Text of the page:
The Department of Science and Technology (DOST) threw all-out support to the establishment of a 25-kilowatt (kW) waste-to-energy (WTE) facility in Los Baños, Laguna, citing the “rapidly increasing” waste generation in the country.
DOST Secretary Fortunato “Boy” T. de la Peña graced the opening of the WTE facility which uses a direct combustion process for municipal solid waste.
“DOST supported the establishment of the 25kW Waste-To-Energy (WTE) Facility using a direct combustion process for municipal solid waste as a possible solution to ever-increasing municipal solid waste production in the country,” he said in a Facebook post on Friday night, Oct. 22.
He said to prove that WTE works has been one of my wishes at the start of my term as the DOST chief.
“Our neighboring countries like Singapore and Taiwan have functioning WTE facilities, so why can’t we do it here in the country? Earlier this week, I was able to see that vision finally fulfilled when we visited and inspected a fully-functioning WTE facility in Los Baños, Laguna.”
The DOST chief explained the direct combustion system will be fed with solid wastes generated by the University of the Philippines Los Baños.
“The combustible fraction of the solid waste will be fed into a combustion chamber with a moving grate and the heat will be recovered using a steam, which will be fed into a steam turbine to generate 25kW of power.”
He said the gas emissions during combustion will be monitored using a continuous emission monitoring system (CEMS) and Gas Chromatograph-Multi Spectrometer (GC-MS).
The DOST chief said a technical study zeroed in on the efficiency of the energy recovery as power from municipal solid waste to assess whether a WTE direct combustion technology is feasible in the Philippines. “Mitigation control steps for the gas emission will also be evaluated to ensure the process will be environmentally acceptable.”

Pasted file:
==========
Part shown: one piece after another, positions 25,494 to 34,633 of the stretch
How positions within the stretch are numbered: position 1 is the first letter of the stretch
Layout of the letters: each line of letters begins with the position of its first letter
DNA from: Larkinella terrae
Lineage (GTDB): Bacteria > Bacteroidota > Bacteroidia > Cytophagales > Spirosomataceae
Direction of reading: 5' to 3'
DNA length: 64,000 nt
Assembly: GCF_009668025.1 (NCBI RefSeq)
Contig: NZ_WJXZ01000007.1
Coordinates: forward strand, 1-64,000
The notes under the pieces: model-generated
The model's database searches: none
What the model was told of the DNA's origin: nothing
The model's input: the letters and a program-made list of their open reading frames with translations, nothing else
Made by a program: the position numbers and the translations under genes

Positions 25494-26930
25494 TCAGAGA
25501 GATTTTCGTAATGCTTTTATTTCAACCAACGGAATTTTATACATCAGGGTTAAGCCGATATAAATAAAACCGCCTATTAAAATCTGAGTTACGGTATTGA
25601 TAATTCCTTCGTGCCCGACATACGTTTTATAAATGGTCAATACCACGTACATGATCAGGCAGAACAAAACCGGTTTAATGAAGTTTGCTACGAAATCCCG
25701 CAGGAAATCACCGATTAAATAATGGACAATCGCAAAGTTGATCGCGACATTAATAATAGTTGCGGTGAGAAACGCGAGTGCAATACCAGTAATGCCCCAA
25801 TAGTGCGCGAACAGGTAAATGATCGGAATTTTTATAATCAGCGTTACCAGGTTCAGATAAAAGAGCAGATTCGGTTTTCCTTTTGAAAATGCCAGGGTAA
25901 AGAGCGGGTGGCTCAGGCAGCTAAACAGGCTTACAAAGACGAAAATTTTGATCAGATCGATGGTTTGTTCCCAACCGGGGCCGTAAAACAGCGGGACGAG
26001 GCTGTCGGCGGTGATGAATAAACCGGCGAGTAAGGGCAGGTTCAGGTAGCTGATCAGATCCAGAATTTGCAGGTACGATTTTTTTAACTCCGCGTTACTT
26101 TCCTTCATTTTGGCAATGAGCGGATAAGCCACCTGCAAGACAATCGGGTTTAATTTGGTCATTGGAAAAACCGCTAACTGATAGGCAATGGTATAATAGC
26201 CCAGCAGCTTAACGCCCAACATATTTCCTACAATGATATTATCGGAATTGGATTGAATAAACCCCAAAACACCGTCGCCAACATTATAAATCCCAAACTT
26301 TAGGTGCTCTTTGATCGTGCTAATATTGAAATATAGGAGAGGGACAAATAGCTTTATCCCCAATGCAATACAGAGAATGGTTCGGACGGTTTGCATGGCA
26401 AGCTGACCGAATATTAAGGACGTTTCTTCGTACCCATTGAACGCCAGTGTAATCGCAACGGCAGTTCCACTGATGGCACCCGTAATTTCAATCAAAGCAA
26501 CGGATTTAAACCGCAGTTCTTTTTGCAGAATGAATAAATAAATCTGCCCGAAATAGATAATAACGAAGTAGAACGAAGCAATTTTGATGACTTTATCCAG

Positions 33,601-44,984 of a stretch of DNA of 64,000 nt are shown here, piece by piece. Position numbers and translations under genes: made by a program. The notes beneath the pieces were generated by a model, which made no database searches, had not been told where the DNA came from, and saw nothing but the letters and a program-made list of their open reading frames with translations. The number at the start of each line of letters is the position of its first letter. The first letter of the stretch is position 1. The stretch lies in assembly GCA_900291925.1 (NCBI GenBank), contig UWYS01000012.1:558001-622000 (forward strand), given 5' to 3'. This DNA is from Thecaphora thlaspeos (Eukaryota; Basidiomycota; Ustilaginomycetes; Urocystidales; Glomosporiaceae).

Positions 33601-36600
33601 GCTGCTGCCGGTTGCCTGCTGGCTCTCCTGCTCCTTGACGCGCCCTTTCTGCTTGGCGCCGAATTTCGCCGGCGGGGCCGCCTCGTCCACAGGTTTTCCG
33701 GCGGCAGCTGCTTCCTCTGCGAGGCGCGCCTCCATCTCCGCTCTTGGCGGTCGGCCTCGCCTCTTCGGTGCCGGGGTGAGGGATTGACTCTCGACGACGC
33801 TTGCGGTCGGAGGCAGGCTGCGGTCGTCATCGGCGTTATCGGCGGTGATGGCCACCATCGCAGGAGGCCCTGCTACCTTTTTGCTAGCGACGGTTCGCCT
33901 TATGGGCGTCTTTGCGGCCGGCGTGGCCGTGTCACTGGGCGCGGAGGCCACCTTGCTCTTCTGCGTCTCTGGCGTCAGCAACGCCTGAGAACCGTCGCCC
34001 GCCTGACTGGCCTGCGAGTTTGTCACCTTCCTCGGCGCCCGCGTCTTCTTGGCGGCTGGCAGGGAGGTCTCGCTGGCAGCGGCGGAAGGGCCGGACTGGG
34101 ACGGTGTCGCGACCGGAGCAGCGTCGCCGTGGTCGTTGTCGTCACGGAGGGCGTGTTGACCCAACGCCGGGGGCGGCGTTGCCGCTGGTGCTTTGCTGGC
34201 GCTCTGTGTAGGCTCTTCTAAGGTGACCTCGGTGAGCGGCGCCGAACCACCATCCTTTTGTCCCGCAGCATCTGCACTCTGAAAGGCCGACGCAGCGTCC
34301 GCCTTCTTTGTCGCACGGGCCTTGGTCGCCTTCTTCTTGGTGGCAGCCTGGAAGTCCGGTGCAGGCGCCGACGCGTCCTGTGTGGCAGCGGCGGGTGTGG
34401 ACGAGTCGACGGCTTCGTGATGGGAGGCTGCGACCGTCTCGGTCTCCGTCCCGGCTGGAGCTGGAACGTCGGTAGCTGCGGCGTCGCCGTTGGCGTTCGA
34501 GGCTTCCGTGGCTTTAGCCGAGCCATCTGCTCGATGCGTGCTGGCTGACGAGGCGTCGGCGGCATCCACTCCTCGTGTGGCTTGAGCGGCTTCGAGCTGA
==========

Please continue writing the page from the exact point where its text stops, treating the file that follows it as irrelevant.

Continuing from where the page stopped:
He said the two-year project sought to establish a 25-kW waste-to-energy (WTE) facility for municipal solid waste based on a direct combustion technology.
Led by Dr. Manolito E. Bambase Jr., the project also aims to monitor and characterize the flue gas emissions generated by the WTE process; assess the economic viability and environmental impacts of the WTE process; and provide acton plans and recommendations for the implementation of a WTE direct combustion process as a potential option of municipal solid waste management in the Philippines. The project is funded by the DOST’s Grants-in-Aid (GIA) program.
De la Peña said the initiative can benefit policymakers, government institutions, lawmakers, and energy sector in the country.
“In the municipality level, the proposed technology can be utilized to resolve the issue of waste disposal of the university and of Los Baños. The facility can be used to treat the wastes of the university and its nearby communities.”
He laments that waste generation has become a major problem especially in highly populated areas such as Metro Manila, Southern Tagalog, and Central Luzon.
“We expect that this project will provide a science-based data on waste-to-energy technology through direct combustion system, aid in solid waste management scheme of the country by providing a technology that is compliant to international environmental standards, and aid in the assessment and improvement of WTE technologies and possibly revive the incinerations plant in the country.”